Both of these concepts have important consequences for the use of photography in the study of scenic writing. perhaps. Barthes does not point to specific details in the photographs that might support his analysis. These omissions seem all the more surprising given what we know about Barthes' influential work on the semiotic decoding of photographic images. as a consequence of this enabling. They also make one wonder about Barthes' optimistic assessment of photography's value for the study of mise en scène: if photography is so valuable. . "we possess a true photographic history of Mother Courage. The obvious meaning includes the denotative and connotative modes of signification that Barthes studied extensively throughout his career. however. The later Barthes of Camera Lucida (1980) might not. Barthes tells us.26 Journal of Dramatic Theory and Criticism sequence shot with a telephoto lens by a photo-journalist named Pic during the Berliner Ensemble's visit to Paris in 1957. But the details are at the same time the meaning.5 In 1959. Despite his declared emphasis on the importance of detail.7 He does not even discuss the photographs themselves despite his stated belief that the existence of such photographs represents an unprecedented opportunity for theatre criticism. and I will return to them later." Barthes introduces a number of analytical concepts that point to the potential value of photography for the study of scenic writing. have left stand the phrase "a true photographic history" without further comment or qualification. he leaves to his reader the task of relating the seven photographs to the argument. " (44). it mediates our perception of theatre itself. it examines how photography enables an analysis of scenic writing and how. although it plays a key role in the development of his thinking about the photographic image. The Analytical Value of the "Still" In a 1970 essay entitiled "The Third Meaning. .8 In this seminal essay. According to . and it is because Brecht's theatre is a theatre of meaning that its detail is so important" (44). something quite novel in theatre criticism . Barthes devotes considerably less time to the discussion of the obtuse meaning. 6 Barthes puts it like this: "[W]hat the photographs reveal is precisely what was brought out by the production details. Barthes was interested in the photographs of the Berliner Ensemble for what they might be able to reveal about what he calls "the meaning" of Brecht's theatre. "The Third Meaning" essay also contains an influential discussion of the value of the still for the analytical study of cinematic écriture. however.4 Thanks to Pic's efforts. why does he fail to discuss these photographs in his essay? The present essay explores possible answers to this question in an attempt to understand some aspects of the complex relationship between theatre and the photography of theatrical performance. More specifically. Instead. Barthes elaborates for the first time the distinction between what he calls obvious and obtuse meanings.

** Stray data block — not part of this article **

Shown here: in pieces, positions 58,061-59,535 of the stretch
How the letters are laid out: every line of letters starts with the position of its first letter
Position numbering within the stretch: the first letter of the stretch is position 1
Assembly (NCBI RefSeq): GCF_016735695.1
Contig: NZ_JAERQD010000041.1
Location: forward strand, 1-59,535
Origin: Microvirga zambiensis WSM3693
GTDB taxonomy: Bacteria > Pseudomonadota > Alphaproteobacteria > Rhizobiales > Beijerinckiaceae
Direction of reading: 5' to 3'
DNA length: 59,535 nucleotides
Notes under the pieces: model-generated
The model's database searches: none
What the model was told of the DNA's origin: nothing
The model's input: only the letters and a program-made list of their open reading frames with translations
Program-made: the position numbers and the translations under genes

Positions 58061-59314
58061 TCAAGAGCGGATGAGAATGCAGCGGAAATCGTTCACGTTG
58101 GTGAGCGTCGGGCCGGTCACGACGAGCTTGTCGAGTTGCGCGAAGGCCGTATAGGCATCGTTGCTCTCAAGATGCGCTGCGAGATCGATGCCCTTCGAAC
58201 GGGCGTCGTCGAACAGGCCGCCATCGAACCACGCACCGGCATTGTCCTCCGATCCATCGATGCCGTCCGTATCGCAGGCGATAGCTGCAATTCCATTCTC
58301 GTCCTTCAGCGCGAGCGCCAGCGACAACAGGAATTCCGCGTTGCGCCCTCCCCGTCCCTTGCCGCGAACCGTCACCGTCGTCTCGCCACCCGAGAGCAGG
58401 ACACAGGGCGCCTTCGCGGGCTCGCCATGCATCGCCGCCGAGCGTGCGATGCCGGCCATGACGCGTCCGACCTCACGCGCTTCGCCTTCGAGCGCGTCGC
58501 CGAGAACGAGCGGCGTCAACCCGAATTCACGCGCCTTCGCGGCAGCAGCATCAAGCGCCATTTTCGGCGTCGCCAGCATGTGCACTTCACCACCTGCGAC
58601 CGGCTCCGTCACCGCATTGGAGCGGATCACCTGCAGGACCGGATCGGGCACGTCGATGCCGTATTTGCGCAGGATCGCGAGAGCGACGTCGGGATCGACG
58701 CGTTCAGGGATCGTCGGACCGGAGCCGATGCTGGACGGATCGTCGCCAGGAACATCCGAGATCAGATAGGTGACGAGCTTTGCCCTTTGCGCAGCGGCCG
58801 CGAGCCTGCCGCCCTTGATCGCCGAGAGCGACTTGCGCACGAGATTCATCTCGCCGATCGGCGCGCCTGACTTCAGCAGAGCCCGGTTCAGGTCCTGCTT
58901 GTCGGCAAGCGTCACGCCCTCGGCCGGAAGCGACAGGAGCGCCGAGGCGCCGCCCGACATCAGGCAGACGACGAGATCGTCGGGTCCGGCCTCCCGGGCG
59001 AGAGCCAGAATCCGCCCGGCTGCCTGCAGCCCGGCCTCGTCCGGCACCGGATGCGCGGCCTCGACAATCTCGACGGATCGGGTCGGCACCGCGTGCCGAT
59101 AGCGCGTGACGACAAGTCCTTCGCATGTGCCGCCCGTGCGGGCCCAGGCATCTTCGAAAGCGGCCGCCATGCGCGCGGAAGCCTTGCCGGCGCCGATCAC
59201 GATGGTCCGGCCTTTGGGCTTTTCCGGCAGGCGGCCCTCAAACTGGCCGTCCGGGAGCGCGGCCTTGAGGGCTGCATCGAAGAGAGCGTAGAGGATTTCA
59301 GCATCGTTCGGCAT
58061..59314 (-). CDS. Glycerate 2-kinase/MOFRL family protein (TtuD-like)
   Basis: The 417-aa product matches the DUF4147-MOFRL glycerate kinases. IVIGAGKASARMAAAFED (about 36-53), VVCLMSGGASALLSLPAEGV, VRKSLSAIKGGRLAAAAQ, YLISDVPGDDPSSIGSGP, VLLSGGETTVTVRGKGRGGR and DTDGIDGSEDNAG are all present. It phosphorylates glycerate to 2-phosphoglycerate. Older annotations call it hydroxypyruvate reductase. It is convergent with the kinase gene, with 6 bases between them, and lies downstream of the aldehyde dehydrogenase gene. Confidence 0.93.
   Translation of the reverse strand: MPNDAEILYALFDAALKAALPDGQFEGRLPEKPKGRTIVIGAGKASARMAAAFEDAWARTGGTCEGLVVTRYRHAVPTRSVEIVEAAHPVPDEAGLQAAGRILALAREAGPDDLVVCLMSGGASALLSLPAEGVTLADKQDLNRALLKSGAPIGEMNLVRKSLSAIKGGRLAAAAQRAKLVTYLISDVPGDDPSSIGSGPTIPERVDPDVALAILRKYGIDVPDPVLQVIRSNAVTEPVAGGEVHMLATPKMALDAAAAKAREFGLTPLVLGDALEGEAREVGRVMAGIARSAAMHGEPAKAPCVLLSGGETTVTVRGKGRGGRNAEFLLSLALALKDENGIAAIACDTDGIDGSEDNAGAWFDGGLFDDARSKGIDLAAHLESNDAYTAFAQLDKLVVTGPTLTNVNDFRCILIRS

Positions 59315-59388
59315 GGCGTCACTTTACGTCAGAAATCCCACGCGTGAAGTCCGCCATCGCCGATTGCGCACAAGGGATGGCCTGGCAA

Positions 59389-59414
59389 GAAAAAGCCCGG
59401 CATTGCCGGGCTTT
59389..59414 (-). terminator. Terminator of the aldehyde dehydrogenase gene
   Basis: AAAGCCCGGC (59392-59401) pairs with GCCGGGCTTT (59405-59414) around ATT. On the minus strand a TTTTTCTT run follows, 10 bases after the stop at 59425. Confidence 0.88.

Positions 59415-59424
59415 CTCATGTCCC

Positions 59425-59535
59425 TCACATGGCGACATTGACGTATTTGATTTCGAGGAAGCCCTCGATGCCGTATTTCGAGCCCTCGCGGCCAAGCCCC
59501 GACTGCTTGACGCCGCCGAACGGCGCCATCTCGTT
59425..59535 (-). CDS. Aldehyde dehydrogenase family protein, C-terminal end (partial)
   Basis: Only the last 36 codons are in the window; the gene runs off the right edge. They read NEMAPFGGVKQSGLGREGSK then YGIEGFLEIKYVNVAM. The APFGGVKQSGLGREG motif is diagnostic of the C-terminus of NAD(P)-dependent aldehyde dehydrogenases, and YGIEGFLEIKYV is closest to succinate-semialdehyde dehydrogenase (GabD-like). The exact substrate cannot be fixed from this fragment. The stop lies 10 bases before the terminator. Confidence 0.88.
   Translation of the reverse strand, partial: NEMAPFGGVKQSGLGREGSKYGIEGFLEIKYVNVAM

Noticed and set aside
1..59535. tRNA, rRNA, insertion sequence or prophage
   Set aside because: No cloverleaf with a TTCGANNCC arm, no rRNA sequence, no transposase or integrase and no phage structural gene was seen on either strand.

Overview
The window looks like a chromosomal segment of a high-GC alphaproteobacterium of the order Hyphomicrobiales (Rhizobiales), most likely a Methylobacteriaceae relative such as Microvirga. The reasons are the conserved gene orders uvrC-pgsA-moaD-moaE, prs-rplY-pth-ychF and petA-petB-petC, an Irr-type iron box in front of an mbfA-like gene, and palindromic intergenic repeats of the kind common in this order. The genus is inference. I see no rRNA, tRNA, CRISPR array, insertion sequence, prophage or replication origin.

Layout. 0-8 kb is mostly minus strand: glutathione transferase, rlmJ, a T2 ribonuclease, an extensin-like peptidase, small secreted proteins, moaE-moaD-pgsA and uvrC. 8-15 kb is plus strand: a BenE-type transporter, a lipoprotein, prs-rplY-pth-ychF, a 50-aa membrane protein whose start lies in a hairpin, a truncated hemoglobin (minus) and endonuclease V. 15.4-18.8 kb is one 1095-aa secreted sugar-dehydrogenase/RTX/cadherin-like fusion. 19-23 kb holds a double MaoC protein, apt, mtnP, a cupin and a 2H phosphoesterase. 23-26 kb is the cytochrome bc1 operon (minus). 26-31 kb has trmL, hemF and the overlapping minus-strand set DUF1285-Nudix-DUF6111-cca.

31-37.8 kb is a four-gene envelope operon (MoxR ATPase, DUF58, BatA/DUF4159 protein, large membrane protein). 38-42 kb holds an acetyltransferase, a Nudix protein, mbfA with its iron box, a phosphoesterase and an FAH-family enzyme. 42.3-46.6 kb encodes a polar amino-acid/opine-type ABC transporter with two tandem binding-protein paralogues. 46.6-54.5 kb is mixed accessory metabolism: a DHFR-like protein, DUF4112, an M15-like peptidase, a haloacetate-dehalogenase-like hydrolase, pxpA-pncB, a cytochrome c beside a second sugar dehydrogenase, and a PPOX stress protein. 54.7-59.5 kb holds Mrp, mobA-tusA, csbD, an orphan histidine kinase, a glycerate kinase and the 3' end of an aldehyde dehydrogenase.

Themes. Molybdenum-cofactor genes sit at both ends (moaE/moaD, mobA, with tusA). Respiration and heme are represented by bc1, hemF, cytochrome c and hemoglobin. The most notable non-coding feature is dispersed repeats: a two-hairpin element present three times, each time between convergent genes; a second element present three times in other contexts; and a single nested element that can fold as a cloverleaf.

many of which discuss the visual coding of theatre at considerable length. Nevertheless. While Anne Uberfeld's L'Ecole du spectateur. the analysis of cinematic écriture such as Barthes describes is a familiar element of contemporary film studies. for example. as with film.12 Perhaps the reticence of these scholars to employ photographs in the semiotic study of theatre is related to Barthes' reluctance to discuss the seven photographs he reproduces with his article.FALL 1990 27 Barthes. Here.9 Other good examples include Michel Corvin's book on Molière and Patrice Pavis's book on Marivaux. For Barthes.11 Similarly. Barthes argues. Perhaps the most successful of these efforts are to be found in the series of volumes entitled Les Voies de la création théâtrale that have been published during the last twenty years by members of the scénographie research group at the Centre National de la Recherche Scientifique in Paris. in fact. The same argument can be applied to the relationship between the photograph and theatrical performance. the theatrical still enables the study of theatrical performance as a text by providing fragments of that performance that can be read and reread. through the mediation of the still. film can be seen as a language and interpreted as a species of écriture. also enables the reading of film as a text by making possible the practice of decontextualization and recontextualization. her earlier book Lire le Théâtre contains none at all. Keir Elam's well-known The Semiotics of Theatre and Drama and Martin Esslin's recent Vie Field of Drama do not contain any photographs. the use of photography as a technology for the analysis of theatrical performance as an écriture is quite rare. As we know. Because the still halts the flow of cinematic time. A small number of semioticians have. too. it reveals details captured by the camera that might pass entirely unnoticed during the projection of the film but which nevertheless contribute to the rhetorical power of a particular shot or sequence. This interruption of the flow of images. rarely include photographs. the "still" photograph releases the viewer from the continuities of performance time. Thus. thé still enables two different modes of analysis of cinematic écriture: it makes possible both the detailed study of a single frame and any number of relationships between individual frames. decomposition and recomposition of textual elements that is the core activity of interpretation. they act powerfully on the viewer's subconscious. contains a large number of photographs. mise en scène may be seen as a language and interpreted as a species of écriture.10 But books on the semiotics of theatre. . Tadeusz Kowzan's extended discussion of Planchon's écriture scénique in his stagings of Molière's Le Tartuffe is one notable instance of such an analysis. according to Barthes. made extensive use of photographs in documenting and analyzing certain mises en scène. It is this reticence that I want to explore further. Although they pass unnoticed by the viewer during the projection of the film. As the film. the unique quality of the "filmic" resides precisely in such details. Again. through the mediation of the photograph.